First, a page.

SINGAPORE: Oil prices turned higher in Asian trade on Monday, buoyed by strong performances in Asian equities markets, but analysts said the rise is likely to be short-lived.
New York's main futures contract, light sweet crude for delivery in July, gained 66 cents to 70.70 dollars a barrel in the afternoon, reversing earlier losses. Brent North Sea crude for July delivery advanced 16 cents to 71.84 dollars.
Gains in oil prices mirrored strong performances by Asian equities markets in light of Wall Street's rebound on Friday, said Jason Feer, vice-president of Argus Media energy market analysts in Singapore. "Overall I think what people will probably say is that there is a recovery in the (Asian) stock markets... that's really Asia catching up to the balance the US markets saw on Friday," he said.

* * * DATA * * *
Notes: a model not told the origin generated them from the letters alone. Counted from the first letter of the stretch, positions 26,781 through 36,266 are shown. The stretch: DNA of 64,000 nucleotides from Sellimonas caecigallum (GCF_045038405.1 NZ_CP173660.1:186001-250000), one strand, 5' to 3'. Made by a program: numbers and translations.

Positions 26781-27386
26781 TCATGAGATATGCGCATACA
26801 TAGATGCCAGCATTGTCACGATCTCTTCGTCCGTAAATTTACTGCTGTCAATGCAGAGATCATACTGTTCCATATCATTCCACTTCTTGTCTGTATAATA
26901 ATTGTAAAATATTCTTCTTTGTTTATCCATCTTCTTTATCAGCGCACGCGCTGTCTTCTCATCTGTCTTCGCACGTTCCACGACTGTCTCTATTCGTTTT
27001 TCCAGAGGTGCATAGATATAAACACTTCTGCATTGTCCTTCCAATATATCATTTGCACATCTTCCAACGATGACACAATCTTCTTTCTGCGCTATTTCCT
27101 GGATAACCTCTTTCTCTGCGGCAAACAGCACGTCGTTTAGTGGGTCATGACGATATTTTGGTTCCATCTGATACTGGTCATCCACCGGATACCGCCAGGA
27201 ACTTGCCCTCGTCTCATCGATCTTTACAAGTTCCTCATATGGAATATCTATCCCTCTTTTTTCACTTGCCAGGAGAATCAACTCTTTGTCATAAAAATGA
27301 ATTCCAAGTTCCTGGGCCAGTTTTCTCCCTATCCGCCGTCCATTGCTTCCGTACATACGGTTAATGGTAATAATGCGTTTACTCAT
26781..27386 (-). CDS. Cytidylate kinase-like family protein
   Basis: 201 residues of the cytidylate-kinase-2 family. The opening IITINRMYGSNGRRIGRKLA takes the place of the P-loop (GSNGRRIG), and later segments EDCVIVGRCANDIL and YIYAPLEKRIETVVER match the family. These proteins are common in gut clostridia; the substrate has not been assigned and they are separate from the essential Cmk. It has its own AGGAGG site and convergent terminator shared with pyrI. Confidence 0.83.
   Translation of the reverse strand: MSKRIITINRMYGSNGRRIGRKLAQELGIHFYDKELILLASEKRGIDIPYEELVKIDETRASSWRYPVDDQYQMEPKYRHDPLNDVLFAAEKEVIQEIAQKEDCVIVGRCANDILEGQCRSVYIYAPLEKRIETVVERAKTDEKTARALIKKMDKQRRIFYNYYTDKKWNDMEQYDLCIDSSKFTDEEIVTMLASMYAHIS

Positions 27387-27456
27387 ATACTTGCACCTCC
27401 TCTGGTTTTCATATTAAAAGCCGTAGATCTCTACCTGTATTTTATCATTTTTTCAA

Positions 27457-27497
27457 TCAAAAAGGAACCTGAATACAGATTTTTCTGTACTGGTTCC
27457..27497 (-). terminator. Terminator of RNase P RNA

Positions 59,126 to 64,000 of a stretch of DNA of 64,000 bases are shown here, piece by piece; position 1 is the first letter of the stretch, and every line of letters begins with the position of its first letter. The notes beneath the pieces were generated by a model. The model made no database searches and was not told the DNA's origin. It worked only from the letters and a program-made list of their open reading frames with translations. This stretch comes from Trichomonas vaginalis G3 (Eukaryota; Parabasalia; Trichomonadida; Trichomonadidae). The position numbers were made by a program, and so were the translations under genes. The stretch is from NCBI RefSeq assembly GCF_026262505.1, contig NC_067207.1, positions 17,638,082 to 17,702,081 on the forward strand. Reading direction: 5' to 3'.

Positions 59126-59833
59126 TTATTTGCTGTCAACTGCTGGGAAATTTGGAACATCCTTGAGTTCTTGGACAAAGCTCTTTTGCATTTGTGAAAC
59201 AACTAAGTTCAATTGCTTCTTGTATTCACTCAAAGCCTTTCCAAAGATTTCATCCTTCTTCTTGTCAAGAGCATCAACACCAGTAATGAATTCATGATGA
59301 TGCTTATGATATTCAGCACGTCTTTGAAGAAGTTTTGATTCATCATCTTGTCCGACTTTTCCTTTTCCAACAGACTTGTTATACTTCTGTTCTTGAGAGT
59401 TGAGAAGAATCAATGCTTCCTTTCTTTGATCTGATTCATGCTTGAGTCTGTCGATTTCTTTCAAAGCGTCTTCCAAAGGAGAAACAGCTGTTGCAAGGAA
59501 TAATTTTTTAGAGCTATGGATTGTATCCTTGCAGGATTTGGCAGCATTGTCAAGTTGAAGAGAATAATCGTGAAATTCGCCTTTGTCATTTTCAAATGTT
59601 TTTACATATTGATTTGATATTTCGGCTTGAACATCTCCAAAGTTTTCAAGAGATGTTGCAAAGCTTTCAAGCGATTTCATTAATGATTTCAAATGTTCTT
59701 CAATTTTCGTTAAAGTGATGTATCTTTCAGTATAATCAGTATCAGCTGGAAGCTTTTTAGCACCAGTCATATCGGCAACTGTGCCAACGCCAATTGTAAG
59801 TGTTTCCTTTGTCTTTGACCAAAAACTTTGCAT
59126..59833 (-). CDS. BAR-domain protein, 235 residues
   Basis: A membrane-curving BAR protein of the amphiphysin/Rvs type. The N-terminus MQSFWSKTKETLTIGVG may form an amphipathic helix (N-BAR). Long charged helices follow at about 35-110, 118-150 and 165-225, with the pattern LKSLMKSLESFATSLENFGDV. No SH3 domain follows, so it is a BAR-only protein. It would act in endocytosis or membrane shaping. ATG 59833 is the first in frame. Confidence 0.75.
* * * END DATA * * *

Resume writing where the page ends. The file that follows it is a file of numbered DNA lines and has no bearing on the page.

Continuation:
Major Asian bourses were up Monday, with stock markets in Hong Kong, Shanghai, Seoul and Singapore recording gains. But analysts said that supply still outweighed demand, while the European debt crisis remains a key concern for investors.
"Globally we still have very high product and crude stock, and not many signs that demand outside of China is really strong," Feer said.
Victor Shum, senior principal of energy consultants Purvin and Gertz in Singapore, said oil prices are likely to remain subdued. "I think it's going to take some time for investors to regain confidence. Given the financial turmoil in Europe, it's unlikely for oil to rebound quickly," Shum said.
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